January 2017 Newsletter
So a very happy new year to you. The team at Unwins hope you have had a wonderful Christmas and new year break.
For us we have been busy preparing for the new gardening season. Hopefully you have now received your new 2017 catalogue? If not you can look through our digital version. You can ask for a physical copy too.
If you would like to see our exciting highlights of the new Unwins catalogue please read on to below the ‘Jobs to do in January’ section.
Our highlights include new varieties, ideas for the brightest and cheeriest gardens and lovely new flower mixes too like amazing Zinnia Raspberry Lemonade Mix (main picture above).
Now is a great time to start planning your garden projects for 2017. Especially if you can now get to your favourite armchair. We recommend an Unwins catalogue, a cup of tea and a pack of chocolate biscuits before you plan your pots, your containers, your borders, your hanging baskets as well as the vegetable patch.
January is also a great month to take on jobs in the garden that will help to tackle the additional calories you may have consumed over the holidays and if you promised you would start doing some healthy eating, don’t forget our sprouting seeds range for January.
Jobs to do in January
We recommend emptying your drawers of all the half-used seed packets and the seed you got free. Check the dates, recognise you are probably never going to sow it and re-gift to someone who might.
Any seed you want to keep, make sure it’s kept cool and in a mouse safe box.
In a heated greenhouse or indoors there are a number of seed varieties that you can start now. We recommend either a propagator or an electric propagator and we recommend having some knowledge of growing from seed if you are going to start sowing in January only because keeping a consistent temperature is important.
With vegetables, there’s not really any you need to plant in January apart from onions however you can start planting cabbages, parsnips and leeks in February so you might want to place your order now.
If you have your potatoes you can start “chitting” which is another way to say “start sprouting” your potatoes. Just stand them on end in an egg box and place in a bright cool frost-free place.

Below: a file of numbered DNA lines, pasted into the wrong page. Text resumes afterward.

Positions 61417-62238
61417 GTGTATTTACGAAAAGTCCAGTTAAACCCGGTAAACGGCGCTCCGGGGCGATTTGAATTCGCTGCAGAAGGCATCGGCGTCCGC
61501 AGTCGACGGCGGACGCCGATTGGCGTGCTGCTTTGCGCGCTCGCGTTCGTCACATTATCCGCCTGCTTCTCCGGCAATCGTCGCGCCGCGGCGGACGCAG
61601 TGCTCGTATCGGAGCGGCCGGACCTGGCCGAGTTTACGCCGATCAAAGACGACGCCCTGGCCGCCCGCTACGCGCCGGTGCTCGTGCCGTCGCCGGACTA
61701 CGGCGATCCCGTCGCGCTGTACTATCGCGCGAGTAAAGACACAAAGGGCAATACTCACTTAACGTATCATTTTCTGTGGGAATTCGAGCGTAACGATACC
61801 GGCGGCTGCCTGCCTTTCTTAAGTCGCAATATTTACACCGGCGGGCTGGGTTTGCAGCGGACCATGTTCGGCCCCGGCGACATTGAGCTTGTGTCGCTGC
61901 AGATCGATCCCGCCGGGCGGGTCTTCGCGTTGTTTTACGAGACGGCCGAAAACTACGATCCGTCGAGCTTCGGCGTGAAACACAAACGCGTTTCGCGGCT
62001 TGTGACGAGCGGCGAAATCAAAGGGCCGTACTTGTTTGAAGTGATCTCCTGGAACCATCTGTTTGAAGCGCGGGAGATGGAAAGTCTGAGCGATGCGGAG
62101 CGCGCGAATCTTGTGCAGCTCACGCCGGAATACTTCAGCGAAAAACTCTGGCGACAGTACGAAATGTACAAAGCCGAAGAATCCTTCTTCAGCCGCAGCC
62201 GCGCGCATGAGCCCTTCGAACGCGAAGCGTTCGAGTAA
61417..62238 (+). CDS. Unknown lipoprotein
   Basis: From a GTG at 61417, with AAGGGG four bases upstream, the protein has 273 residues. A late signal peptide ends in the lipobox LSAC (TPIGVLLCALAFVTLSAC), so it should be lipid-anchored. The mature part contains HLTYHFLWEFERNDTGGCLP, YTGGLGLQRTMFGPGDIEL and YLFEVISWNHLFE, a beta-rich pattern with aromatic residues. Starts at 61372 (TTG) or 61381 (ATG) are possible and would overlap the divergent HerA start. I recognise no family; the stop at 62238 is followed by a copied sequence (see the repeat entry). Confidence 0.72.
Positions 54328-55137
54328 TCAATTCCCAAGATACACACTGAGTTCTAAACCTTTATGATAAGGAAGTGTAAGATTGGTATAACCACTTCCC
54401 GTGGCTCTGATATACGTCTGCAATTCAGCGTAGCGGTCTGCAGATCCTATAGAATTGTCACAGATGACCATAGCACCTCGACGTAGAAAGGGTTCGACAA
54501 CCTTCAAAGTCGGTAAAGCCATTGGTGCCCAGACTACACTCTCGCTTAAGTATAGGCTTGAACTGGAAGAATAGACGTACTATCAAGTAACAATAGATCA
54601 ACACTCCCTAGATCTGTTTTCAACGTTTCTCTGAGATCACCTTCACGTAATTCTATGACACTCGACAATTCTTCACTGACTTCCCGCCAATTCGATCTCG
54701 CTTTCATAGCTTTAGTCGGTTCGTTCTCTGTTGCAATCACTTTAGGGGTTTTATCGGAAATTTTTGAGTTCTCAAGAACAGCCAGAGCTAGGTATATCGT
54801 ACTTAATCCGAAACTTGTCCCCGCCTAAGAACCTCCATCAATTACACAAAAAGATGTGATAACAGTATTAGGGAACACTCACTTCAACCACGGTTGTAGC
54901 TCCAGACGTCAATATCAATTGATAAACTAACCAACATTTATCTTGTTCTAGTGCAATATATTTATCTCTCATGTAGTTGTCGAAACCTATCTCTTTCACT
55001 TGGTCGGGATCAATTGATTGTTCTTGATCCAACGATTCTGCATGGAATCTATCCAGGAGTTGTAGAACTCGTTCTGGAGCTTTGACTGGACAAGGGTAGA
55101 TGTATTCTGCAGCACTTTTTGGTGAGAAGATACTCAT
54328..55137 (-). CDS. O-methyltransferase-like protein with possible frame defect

Now’s the time to wash your greenhouse & shelves, tools, pots, seed trays, water butts (pictured) capillary matting & bird tables. We use Citrox because it’s a powerful disinfectant that uses extracts of citrus fruit to destroy a wide range of bacterial & fungal diseases. Because it does not harm plants we also use it to wash cuttings, bulbs & corms prior to planting and to date it has not seemed to have any detrimental effect on ladybirds in our gardens. The 500ml concentrate pack makes 10 litres of disinfectant solution and you can use it in your water butt too with no harm to the plants you water.
It’s a good time to empty and clean your water butts. It’s also a good time to buy a water butt as they are often on sale at this time of year.
Don’t forget you can also send your tools off to be sharpened right now.
If you have ornamental grasses you’ve enjoyed over winter, now’s the time to cut them back to about 2in (5cm) from the ground. You can also prune Wisteria & Roses to just above the 2nd or 3rd bud of long stems. Also cut out any dead or crossing branches which will spoil your 2017 display.
Some of your pansy flowers (pictured) will be wilting around now; if you leave them the old flower heads can set seed, so please remove the heads and the plants will produce more flowers in their place rather than produce seeds- making your flower displays last longer.
Leave herbaceous (non woody perennial plants) and hollow-stemmed plants unpruned until early spring if you can, as they can provide homes for overwintering insects. However if the weather is mild and dry, you can lift and divide herbaceous perennials such as hellebore, saxifrage and many euphorbias and geraniums. Just make sure you refresh the soil by digging in good quality compost or manure as it will increase plant stocks and revive tired or poorly flowering clumps.